Walnut oil: This is full of healthy omega-3 fatty acids and has about a medium-high smoke point. Main Points: Healthy omega-3s, can take heat up to about 320°F (unrefined) and 400°F (refined). Use for baking, sautéing at low-to-medium heat, or drizzle cold on a salad. Has a hint of walnut flavor, making it good for salads, marinades, and sautés.

Sesame seed oil: Best used for light sautéing and low-heat baking. It has a nice light flavor great for stir-fries. Linked to health benefits like lowering blood pressure and reducing the risk of heart disease. Main Points: Rich, nutty flavor.

Pastured Butter: Has a rich, creamy butter flavor and an excellent 1:1 ratio of omega 6 to omega 3 fats. Made from the milk of pastured cattle - not confined conventional dairy operations. Great for low temperature frying/baking. Yes, butter is good for you!


Healthy Oils that are NOT for cooking

Many oils are very good for you, but break down more easily when exposed to light, heat, and air, which means they’re not as healthy for cooking. Some include the following:

Evening primrose: This oil has a high level of healthy omega-3 fatty acids, but it doesn’t do well with heat. Great as a supplement for hormone balance and healthy looking skin.

Flaxseed oil: A great source of omega-3 fatty acids, but it has a smoke point of only about 225°F, so it’s not good for cooking. Stir it into dishes after heating or into salad dressings.

Hempseed oil: Full of healthy fatty acids that may reduce risk of diabetes, according to studies. Not for cooking or frying, but it`s great for dips and dressings or straight up from the spoon!

Hazelnut oil: Provides vitamin E and healthy monounsaturated fats. Use this delicious oil on cooked rice, quinoa, or oatmeal. Also great mixed with lemon juice over pasta, roasted veggies, or steamed greens.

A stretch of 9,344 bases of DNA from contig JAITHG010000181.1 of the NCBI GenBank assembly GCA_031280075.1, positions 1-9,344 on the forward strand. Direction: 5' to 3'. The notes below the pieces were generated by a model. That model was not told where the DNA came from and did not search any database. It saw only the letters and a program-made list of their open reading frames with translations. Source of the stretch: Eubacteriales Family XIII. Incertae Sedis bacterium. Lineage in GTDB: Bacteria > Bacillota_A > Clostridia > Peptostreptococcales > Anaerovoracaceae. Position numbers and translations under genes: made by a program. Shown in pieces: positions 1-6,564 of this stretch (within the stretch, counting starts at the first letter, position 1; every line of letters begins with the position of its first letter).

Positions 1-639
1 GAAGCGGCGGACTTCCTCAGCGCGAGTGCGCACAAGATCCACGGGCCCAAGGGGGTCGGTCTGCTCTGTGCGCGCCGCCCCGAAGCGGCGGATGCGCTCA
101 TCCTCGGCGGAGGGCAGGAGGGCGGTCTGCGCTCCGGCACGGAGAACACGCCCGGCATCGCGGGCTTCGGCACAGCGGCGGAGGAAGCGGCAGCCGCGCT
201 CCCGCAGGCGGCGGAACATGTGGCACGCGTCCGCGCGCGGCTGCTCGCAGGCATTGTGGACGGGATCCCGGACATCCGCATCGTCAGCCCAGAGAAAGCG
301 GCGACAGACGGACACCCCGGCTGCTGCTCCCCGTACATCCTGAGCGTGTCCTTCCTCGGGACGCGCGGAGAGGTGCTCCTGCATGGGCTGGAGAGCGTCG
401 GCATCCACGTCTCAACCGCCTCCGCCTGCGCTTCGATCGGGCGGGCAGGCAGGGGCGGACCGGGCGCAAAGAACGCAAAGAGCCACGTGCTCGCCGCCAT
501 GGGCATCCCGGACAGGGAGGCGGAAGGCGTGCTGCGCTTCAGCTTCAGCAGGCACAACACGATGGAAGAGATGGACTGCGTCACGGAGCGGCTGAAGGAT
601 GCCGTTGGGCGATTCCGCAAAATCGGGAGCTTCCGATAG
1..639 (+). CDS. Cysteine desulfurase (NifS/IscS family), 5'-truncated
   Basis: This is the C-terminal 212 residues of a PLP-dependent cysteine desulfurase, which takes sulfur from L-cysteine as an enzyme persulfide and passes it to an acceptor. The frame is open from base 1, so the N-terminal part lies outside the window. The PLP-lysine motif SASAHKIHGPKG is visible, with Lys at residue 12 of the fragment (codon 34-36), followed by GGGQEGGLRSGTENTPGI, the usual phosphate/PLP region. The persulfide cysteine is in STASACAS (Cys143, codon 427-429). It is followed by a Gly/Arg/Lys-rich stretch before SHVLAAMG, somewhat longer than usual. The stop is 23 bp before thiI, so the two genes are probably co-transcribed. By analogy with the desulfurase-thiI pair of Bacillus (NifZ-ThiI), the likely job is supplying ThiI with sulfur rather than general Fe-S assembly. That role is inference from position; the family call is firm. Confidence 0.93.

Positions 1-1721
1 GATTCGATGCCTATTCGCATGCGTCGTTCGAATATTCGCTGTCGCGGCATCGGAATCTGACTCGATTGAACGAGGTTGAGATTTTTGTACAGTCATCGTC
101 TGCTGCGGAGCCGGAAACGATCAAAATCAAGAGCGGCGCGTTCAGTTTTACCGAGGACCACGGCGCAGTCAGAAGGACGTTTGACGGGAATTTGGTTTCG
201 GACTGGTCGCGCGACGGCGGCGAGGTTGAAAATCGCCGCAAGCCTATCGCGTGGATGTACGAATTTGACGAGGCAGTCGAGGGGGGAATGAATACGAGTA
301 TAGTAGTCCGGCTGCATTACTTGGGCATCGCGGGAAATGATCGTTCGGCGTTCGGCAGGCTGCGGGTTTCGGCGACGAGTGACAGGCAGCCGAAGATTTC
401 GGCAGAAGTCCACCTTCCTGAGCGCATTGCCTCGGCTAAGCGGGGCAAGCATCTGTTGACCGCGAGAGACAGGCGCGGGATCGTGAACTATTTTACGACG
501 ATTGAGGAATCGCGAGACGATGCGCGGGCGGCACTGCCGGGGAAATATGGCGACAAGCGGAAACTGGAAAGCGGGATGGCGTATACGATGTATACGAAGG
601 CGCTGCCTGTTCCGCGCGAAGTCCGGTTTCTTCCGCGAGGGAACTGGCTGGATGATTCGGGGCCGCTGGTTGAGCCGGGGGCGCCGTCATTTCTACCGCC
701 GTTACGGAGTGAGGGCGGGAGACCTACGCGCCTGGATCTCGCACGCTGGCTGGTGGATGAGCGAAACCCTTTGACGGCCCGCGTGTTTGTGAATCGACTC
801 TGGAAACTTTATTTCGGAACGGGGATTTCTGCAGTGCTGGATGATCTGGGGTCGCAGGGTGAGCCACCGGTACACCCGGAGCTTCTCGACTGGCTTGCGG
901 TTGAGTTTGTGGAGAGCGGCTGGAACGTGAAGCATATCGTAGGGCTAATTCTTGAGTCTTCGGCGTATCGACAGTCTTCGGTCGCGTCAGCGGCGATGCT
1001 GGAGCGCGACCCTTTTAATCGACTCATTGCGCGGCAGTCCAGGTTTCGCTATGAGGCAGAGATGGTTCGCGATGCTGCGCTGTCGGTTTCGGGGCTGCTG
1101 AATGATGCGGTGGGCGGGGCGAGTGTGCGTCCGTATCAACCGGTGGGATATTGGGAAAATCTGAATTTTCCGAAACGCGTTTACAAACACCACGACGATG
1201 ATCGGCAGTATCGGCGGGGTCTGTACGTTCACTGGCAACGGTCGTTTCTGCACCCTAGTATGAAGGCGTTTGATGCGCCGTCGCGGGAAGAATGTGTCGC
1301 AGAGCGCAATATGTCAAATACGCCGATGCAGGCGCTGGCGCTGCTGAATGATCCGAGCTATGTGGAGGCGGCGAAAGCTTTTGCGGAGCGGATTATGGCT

Sachi Inchi oil: A nutty flavored oil which is rich in omega 3 fatty acids and vitamin E. This oil originates from Peru`s rainforests. Great for those homemade salad dressings or for drizzling over roasted veggies.

Wild Salmon Oil: It’s no secret that fish oil keeps inflammation down and your digestion in check. It can also impact everything from bone density to fat burning and brain power. Very high in those healthy omega 3 oils along with DHA – a special component found in very high concentrations only in wild salmon (not farmed salmon).

Cod Liver Oil:Cod liver oil is the oil extracted from the livers of Atlantic cod. It is commonly taken as a dietary supplement and is packed full of nutrients. It is one of the best sources of omega 3 fatty acids (EPA and DHA), and it contains relatively high amounts of vitamin A and vitamin D, which is what makes it so important and so different from Salmon Oil.

7 ways to get more healthy fats in your diet:

  1. Make your own salad dressings with Udo’s Oil and Parthena Olive Oil
  2. Take a high quality wild salmon or cod liver oil supplement
  3. Eat cold water fish 2-3 times per week
  4. Put ground flax seeds on your oatmeal
  5. Put more butter on everything!
  6. Fry with Lard or Tallow
  7. Put chia seeds or hemp hearts on your salads

Resources:

www.westonapricefoundation.com

Colquhoun I, Bunday S, Med Hypotheses 1981 May;7(5):673-9.

Crawford MA. Postgrad Med J 1980 Aug;56(658):557-62.

https://www.westonaprice.org/health-topics/know-your-fats/trans-fatty-acids-are-not-formed-by-heating-vegetable-oils/